Make your own free website on

Warriors - Over the years Thin Lizzy
employed some of rocks finest guitarists, bar none

warriors.gif (1701 bytes)

Eric Bell
Belfast-born, Bell had played for a spell in local heroes, Them. Big break came with Dublin dance hall faves John Farrell and The Dreams, (whose 'I Will See You There' was an Irish Top Ten hit in 1967). Saved enough money to form his own band."I wanted a three-piece, like Hendrix and Cream." Enter Lynott and Downey. Bell came up with name from old Dandy comic robot character called Tin Lizzie - the 'Mechanical Maid." But made a disastrous exit at the end of '73."l just had to get away from the whole scene or I might have ended up another casualty."

Brian Robertson
Spent eight years learning classical piano, then formed his first rock band, Rue Morgue, with brother Glen, when he was 13. Joining Lizzy in '74, the relationship between Phil and Robbo was never less than tempestuous. "l was a fiery little bastard and always challenging him. I think he just got worn down by it in the end." Formed his own band,Wild Horses, in 1978.Then joined Motorhead, in 1982, recording the unfairly underrated 'Another Perfect Day' album. Soon fell out with Lemmy and has spent the last few years drifting around "trying to get my own thing together."

Gary Moore
From Belfast, met Phil in Skid Row and joined Thin Lizzy after Bell quit.Then quit himself, in favour of the less "hectic" Colosseum II (though not before helping Lizzy write and record the original 'Still In Love With You'). Got his own Gary Moore Band together but returned to Lizzy for the 'Black Rose' album. Left again, but not before Phil had lent his vocals to Moore's biggest hit, 'Parisienne Walkways'. Later reinvented himself as a besuited bluesman in the Clapton style and has just released an album of techno-conscious dance rock called 'A Different Beat'.

Scott Gorham
Had come to England in 1974 hoping to audition for Supertramp (drummer Ben C. Benberg was his brother-in-law). Before that had been a shelf-stacker at a record warehouse in California. Had started his own pub band called Fast Buck when he got the gig in Lizzy, going from 12-a-week to 30. Phil's most reliable musical partner throughout his life, he spent nearly a decade "doing
absolutely nothing" after Lizzy split. Returned briefly with 21 Guns, in '92, and has just completed an album of reworked Lizzy covers with Darren Wharton.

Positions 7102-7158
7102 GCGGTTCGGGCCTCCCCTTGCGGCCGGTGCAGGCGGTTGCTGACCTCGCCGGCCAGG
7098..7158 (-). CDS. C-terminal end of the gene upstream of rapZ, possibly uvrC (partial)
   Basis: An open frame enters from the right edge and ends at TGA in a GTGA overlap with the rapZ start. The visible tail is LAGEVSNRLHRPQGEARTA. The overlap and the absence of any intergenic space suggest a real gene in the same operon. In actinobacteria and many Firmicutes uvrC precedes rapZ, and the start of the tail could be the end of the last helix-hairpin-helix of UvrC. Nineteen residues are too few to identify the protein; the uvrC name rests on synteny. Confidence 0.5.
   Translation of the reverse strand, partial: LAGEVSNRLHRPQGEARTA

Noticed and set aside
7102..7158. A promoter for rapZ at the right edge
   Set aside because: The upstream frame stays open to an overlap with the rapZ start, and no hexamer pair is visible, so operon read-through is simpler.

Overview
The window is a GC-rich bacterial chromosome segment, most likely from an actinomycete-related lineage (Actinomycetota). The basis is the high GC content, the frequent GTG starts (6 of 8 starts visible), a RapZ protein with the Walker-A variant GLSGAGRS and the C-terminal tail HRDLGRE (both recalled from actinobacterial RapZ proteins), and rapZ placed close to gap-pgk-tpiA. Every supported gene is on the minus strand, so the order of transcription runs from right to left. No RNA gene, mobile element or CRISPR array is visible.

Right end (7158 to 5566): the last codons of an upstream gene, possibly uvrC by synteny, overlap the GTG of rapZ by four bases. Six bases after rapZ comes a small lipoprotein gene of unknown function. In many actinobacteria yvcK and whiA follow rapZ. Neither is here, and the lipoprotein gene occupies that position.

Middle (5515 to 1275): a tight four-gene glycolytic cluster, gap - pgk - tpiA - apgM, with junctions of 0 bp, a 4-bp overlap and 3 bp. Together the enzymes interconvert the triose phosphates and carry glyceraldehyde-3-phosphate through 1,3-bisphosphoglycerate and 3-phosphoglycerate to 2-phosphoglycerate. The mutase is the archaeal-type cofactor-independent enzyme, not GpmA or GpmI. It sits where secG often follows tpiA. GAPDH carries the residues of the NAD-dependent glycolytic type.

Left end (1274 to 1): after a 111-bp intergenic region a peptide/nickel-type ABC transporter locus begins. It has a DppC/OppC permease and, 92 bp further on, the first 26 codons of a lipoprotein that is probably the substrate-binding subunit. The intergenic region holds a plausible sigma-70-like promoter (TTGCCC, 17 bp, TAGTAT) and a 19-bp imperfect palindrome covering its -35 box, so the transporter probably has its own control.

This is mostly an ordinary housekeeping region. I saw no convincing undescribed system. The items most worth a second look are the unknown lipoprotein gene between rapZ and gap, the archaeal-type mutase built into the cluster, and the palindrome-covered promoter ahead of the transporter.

John Sykes
John Sykes Young, flash, stroppy, the addition of the former Streetfighter/ Tygers Of Pan Tang guitarist underlined the folly of Lizzy's Snowy White and Gary Moore eras. As it turned out, Sykes only got one shot at it but, boy, did he make it count, and 'Thunder And Lightning', in 1983, was Lizzy's best since their 'Jailbreak' heyday. No coincidence that when he then joined Whitesnake, they had the biggest- and best - album of their career with '1987'. A surprise when his own band, Blue Murder, failed to match both the quality and the success of either. Sykes now handles lead vocals on the post-Lynott Thin Lizzy tours which take place from time to time.

Midge Ure
Had originally shot to fame in Scottish one-hit-wonders, Slick ('Forever And Ever', Number One in 1975). Had followed that with a spell in former Sex Pistol Glen Matlock's band, Rich Kids. Had recently joined a rejuvenated Ultravox (with whom he would write anc sing,'Vienna', Number Two in 1982) when he filled in for Moore in 1979.Would later help write 'Yellow Pearl', the Lynott solo track which became the theme tune to Top Of The Pops. By the time he co-authored 'Do They Know It's Christmas'with Bob Geldof, in '84, the Lizzy connection was conveniently forgotten.

Snowy White
Terence Charles 'Snowy' White was already a seasoned sessionman when Phil and Scott first met him backstage at Madison Square Gardens in 1977, where he was appearing as a side-stage guitarist on Pink Floyd's 'Animals' tour. Snowy had earlier played with artists as diverse as Al Stewart, Peter Green, and Cliff Richard, and was the surprise long-term replacement for Moore. His
supposed lack of charisma was unfairly blamed for the disappointing sales of the 'Chinatown' and 'Renegade' albums. Returned to sessions in August '82 and after scoring a big hit with 'Bird Of Paradise' now fronts own blues-based band.

nav.gif (5500 bytes)